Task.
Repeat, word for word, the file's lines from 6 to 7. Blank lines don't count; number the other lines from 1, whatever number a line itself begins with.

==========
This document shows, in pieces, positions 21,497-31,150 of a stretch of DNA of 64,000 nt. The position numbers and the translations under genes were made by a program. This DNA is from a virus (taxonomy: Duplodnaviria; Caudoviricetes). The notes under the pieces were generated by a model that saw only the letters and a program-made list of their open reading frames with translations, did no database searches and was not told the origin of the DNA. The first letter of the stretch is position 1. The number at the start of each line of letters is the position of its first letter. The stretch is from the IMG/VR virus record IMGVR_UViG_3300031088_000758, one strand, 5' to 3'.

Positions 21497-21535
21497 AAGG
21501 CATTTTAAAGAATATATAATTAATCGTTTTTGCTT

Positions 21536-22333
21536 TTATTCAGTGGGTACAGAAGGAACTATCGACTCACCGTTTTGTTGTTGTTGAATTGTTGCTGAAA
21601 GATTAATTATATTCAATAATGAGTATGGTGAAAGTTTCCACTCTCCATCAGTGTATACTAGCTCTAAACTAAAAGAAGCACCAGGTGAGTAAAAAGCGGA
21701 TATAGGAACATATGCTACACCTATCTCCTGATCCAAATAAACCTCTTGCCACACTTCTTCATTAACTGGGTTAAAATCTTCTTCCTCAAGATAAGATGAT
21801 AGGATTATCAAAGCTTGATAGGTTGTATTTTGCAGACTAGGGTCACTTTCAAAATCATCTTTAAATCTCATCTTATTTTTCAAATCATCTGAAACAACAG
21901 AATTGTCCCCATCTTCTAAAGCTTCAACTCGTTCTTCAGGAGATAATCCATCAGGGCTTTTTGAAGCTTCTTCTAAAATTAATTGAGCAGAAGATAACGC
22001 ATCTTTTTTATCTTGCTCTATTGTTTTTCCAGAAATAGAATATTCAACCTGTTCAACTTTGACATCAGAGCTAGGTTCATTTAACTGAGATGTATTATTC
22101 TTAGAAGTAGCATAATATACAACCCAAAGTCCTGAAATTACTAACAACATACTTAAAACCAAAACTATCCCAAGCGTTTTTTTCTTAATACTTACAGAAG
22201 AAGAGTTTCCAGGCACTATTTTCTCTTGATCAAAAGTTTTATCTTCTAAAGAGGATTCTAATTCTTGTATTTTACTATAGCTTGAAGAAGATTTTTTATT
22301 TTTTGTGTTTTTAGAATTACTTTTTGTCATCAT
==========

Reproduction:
21536 TTATTCAGTGGGTACAGAAGGAACTATCGACTCACCGTTTTGTTGTTGTTGAATTGTTGCTGAAA
21601 GATTAATTATATTCAATAATGAGTATGGTGAAAGTTTCCACTCTCCATCAGTGTATACTAGCTCTAAACTAAAAGAAGCACCAGGTGAGTAAAAAGCGGA